TRX Suspension Training and Core

Tuesday, August 31, 2010

Rheumatoid Arthritis

I have recently spent some time researching Rheumatoid Arthritis. My mom has been  diagnosed with it and I thought what better reason to learn more about this chronic disease. This particular disease is classified as an auto-immune disease where the body is attacking itself specifically the joints. Early rheumatoid arthritis tends to affect your smaller joints first — the joints in your wrists, hands, ankles and feet. As the disease progresses, your shoulders, elbows, knees, hips, jaw and neck also can become involved. In most cases, symptoms occur symmetrically — in the same joints on both sides of your body.

Rheumatoid arthritis signs and symptoms may vary in severity and may even come and go. Periods of increased disease activity alternate with periods of relative remission, during which the swelling, pain, difficulty sleeping and weakness fade or disappear.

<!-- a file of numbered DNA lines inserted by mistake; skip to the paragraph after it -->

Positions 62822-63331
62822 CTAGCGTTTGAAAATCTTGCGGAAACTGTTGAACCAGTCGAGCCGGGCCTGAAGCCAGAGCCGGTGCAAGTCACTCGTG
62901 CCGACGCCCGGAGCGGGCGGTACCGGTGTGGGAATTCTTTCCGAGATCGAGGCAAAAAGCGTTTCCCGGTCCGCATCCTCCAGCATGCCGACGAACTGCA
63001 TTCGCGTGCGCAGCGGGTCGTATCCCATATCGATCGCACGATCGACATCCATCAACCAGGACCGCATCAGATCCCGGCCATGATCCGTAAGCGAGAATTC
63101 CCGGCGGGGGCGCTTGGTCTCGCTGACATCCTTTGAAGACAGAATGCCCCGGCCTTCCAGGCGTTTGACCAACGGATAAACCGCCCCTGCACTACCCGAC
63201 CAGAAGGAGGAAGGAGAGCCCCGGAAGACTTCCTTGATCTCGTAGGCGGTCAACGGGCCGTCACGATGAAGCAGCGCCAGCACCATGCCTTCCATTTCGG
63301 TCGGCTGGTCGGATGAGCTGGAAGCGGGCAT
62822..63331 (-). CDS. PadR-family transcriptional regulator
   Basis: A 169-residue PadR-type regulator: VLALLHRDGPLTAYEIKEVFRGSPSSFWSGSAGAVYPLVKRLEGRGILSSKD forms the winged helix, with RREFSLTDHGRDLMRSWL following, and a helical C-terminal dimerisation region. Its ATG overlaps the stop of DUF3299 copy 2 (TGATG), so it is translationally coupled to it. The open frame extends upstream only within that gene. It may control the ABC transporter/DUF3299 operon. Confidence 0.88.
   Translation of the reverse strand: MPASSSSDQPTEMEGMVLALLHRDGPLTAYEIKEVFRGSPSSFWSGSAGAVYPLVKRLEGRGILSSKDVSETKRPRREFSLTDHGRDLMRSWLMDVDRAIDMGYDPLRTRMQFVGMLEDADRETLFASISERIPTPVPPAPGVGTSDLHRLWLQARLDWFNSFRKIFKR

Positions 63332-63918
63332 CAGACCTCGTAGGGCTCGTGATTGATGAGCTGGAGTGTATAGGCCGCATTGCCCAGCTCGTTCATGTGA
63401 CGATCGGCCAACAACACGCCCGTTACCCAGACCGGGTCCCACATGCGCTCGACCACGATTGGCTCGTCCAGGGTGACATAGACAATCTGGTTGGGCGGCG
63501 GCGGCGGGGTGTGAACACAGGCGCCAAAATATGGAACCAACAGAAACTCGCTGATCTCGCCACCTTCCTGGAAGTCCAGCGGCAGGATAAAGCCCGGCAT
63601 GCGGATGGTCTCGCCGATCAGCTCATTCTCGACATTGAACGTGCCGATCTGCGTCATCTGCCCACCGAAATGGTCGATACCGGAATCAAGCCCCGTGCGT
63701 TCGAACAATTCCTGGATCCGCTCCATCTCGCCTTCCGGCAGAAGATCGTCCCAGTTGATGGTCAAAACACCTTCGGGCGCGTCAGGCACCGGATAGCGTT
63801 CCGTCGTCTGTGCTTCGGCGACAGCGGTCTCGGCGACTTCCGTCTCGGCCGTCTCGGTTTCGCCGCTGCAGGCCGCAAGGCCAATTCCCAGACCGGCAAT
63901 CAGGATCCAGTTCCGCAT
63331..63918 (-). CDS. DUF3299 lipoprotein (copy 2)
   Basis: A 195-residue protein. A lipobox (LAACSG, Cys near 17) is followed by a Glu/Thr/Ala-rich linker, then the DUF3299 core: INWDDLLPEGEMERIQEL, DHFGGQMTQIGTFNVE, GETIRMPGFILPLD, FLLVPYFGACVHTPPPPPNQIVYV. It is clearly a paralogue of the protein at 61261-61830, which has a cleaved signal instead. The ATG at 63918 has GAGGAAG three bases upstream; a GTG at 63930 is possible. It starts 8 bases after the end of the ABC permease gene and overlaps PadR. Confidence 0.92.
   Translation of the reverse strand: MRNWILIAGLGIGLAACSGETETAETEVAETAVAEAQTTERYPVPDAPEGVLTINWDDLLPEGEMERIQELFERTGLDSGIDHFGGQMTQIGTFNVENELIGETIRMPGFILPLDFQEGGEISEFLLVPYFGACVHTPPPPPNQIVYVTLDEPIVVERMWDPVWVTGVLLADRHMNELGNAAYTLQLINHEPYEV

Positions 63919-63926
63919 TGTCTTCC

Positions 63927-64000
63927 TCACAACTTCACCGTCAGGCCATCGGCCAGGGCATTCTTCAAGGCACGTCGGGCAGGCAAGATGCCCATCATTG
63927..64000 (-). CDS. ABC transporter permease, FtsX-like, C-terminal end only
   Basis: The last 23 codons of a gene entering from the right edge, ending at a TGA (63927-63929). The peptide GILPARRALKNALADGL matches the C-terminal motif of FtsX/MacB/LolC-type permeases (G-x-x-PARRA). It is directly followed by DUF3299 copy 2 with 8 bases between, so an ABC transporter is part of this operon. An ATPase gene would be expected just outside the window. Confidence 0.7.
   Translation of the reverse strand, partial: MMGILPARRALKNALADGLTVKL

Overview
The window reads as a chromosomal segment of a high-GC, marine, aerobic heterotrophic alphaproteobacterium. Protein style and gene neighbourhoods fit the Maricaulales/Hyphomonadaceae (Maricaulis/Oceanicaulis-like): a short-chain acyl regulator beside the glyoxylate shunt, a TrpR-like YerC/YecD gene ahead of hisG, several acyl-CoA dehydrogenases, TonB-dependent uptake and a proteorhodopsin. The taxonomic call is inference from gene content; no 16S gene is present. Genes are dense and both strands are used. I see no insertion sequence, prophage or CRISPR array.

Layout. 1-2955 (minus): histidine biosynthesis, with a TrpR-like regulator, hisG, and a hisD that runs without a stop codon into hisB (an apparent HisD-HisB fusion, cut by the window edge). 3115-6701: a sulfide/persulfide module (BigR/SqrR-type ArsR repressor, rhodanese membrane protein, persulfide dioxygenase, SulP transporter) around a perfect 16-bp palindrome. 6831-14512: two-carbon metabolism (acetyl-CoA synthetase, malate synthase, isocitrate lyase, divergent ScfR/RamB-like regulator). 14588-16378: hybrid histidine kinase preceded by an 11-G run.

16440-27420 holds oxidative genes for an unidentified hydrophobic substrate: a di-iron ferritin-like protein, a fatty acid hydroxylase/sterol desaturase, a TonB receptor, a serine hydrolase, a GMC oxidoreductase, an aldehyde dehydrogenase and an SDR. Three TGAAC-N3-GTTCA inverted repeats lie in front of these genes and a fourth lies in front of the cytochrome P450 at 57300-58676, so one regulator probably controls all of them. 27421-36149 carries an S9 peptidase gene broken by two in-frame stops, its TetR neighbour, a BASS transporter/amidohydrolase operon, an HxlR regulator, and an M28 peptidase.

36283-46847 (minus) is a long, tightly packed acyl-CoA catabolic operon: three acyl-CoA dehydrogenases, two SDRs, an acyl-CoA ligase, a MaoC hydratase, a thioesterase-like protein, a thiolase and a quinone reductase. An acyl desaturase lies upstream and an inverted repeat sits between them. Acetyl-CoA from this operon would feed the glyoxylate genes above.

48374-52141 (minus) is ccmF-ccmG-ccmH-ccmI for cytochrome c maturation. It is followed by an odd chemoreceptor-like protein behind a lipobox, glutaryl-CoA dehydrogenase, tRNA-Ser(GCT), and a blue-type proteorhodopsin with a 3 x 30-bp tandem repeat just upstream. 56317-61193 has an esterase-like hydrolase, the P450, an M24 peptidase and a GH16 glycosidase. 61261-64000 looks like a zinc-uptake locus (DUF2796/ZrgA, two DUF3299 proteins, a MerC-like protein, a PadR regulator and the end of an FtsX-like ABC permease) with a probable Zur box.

There is no known cure for rheumatoid arthritis. To date, the goal of treatment in rheumatoid arthritis is to reduce joint inflammation and pain, maximize joint function, and prevent joint destruction and deformity. Early medical intervention has been shown to be important in improving outcomes. Aggressive management can improve function, stop damage to joints as monitored on X-rays, and prevent work disability. Optimal treatment for the disease involves a combination of medications, rest, joint-strengthening exercises, joint protection, and patient (and family) education. Treatment is customized according to many factors such as disease activity, types of joints involved, general health, age, and patient occupation. Treatment is most successful when there is close cooperation between the doctor, patient, and family members.

For an in depth look at this debilitating disease please visit the link below.

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